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Title: Acute infection of Toxoplasma gondii and cytomegalovirus reactivation in a pediatric patient receiving liver transplant
Author: Galvan Ramirez, M.L.
Castillo-De-Leon, Y.
Espinoza-Oliva, M.
Bojorques-Ramos, M.C.
Rodriguez-Perez, L.R.
Bernal Redondo, R.
Canedo-Solares, I.
Espinoza Lopez, L.
Correa, D.
Issue Date: 2006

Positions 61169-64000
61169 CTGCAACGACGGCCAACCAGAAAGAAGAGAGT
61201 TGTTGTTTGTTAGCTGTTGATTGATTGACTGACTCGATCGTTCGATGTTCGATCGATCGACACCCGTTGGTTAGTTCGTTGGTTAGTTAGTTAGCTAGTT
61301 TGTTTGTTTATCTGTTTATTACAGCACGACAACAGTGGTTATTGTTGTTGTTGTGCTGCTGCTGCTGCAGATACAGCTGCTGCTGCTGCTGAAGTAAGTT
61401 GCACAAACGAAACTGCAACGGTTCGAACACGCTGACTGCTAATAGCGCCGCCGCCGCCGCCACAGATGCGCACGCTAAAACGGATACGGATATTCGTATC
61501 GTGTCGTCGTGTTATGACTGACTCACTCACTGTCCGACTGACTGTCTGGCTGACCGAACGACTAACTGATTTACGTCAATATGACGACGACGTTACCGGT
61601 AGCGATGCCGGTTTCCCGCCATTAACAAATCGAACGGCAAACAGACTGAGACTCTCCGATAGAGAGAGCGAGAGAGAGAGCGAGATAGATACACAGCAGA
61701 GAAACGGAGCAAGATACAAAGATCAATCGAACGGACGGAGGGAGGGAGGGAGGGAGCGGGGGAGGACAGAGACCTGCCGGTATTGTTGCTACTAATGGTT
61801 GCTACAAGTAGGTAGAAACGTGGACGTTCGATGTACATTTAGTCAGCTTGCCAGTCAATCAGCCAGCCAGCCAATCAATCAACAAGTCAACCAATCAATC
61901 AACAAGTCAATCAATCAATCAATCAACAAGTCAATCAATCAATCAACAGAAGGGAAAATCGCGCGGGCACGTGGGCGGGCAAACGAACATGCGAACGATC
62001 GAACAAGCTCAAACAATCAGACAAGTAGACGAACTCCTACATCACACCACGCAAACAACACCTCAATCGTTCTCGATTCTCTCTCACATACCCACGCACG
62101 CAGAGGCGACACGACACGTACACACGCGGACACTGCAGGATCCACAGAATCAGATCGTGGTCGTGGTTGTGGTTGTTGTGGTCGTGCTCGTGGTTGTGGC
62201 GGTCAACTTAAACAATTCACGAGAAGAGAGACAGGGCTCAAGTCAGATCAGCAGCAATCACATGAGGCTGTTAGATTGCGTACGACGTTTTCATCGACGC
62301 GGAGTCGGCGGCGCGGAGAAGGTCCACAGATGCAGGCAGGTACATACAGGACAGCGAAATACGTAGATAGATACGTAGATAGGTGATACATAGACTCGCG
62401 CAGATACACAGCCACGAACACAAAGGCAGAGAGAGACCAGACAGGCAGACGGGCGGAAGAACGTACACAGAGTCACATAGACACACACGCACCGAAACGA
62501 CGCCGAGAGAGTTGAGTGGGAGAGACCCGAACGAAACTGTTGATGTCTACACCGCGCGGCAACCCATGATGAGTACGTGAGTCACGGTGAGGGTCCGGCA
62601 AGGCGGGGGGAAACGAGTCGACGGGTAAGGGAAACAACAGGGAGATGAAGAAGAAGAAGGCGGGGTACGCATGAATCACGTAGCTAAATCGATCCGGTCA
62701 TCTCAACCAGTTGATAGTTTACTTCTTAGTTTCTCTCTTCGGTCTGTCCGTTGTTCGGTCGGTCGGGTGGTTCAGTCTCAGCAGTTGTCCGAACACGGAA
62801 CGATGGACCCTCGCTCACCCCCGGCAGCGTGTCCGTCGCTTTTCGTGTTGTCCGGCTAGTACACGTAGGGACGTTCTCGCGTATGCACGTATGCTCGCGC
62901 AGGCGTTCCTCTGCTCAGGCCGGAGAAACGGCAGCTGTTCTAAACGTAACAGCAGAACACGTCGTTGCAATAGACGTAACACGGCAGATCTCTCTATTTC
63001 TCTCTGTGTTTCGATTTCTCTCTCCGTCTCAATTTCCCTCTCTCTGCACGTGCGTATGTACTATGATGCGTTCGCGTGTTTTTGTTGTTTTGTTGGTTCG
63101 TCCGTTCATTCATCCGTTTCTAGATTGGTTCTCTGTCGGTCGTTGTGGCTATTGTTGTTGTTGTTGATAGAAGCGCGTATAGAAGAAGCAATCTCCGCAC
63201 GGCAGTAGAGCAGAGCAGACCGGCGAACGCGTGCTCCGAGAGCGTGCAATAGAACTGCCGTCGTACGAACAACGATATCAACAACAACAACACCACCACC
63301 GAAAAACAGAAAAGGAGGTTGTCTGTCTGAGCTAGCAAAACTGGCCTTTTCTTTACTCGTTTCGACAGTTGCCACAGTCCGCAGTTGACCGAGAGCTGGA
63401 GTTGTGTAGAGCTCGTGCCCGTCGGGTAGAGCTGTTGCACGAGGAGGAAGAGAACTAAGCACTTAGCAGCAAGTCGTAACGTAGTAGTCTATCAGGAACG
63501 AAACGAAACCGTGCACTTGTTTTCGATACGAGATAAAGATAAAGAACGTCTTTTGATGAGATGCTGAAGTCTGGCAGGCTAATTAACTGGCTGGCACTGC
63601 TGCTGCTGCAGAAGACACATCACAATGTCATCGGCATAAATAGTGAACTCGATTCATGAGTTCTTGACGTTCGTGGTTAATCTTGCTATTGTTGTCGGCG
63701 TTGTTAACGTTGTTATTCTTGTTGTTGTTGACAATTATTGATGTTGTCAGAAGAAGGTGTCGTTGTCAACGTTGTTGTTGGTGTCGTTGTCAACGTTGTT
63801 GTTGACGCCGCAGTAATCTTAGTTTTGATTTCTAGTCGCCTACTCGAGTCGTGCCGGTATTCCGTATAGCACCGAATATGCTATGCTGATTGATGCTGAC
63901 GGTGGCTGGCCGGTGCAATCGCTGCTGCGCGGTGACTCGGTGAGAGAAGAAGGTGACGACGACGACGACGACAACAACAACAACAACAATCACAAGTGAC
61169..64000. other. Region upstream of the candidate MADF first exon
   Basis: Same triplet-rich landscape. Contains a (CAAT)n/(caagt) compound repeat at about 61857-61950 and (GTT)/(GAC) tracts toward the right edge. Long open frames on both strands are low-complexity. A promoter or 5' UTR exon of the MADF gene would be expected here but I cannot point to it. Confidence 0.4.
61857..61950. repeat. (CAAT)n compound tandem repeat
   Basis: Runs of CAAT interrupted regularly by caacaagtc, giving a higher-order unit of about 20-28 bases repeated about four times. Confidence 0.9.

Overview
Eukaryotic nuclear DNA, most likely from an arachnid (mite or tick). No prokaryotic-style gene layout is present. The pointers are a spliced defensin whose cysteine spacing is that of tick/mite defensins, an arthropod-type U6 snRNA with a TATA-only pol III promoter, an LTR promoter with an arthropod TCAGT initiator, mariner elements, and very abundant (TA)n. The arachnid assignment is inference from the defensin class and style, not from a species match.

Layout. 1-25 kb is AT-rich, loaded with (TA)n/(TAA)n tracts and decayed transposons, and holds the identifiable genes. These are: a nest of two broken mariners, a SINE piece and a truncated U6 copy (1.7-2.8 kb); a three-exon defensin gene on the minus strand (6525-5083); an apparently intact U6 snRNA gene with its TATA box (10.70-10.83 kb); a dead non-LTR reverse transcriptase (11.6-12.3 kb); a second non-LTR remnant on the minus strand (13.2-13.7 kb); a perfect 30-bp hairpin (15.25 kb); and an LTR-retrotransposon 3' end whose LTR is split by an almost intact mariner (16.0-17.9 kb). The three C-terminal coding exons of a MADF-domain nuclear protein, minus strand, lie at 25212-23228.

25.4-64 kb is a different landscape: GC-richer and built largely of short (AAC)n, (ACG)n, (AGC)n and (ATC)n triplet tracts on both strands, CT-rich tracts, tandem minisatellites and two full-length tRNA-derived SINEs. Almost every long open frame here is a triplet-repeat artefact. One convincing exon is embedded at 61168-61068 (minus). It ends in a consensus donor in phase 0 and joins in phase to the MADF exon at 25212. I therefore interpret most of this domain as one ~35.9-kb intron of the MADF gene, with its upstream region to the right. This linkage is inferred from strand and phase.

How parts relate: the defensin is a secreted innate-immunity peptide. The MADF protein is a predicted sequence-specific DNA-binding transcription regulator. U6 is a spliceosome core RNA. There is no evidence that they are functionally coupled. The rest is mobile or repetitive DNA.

Abstract: A 7-year-old Mexican boy with end-stage cirrhosis underwent liver transplantation and was maintained with cyclosporine and prednisolone. No specific data about Toxoplasma gondii or cytomegalovirus (CMV) infections in the cadaver donor were available. The recipient was seronegative for Toxoplasma, but CMV-IgG positive before transplantation. Ganciclovir was administered for prophylaxis during 3 months, but 5 months later he presented with icterus and increased transaminases. Acute transplant rejection was ruled out by biopsy. A seroconversion for T. gondii IgM and IgG and a small increase in CMV-IgM antibodies were observed, although the CMV-polymerase chain reaction (PCR) was negative. Ganciclovir was re-started, and the patient improved, but 6 months later he relapsed, and chorioretinitis lesions compatible both with T. gondii and CMV infections appeared. Pyrimethamine, sulfadiazine, folinic acid, and ganciclovir were administered. The boy showed favorable clinical improvement and remained stable for 12 months. Then, new retinal CMV lesions appeared in both eyes and the PCR for CMV became positive; therefore, the patient received a new regimen of ganciclovir, and clinically improved. From these data we concluded that the child presented a reactivation of CMV and a primary infection with T. gondii after transplantion. Copyright Zapotitlán Blackwell Munksgaard 2006.
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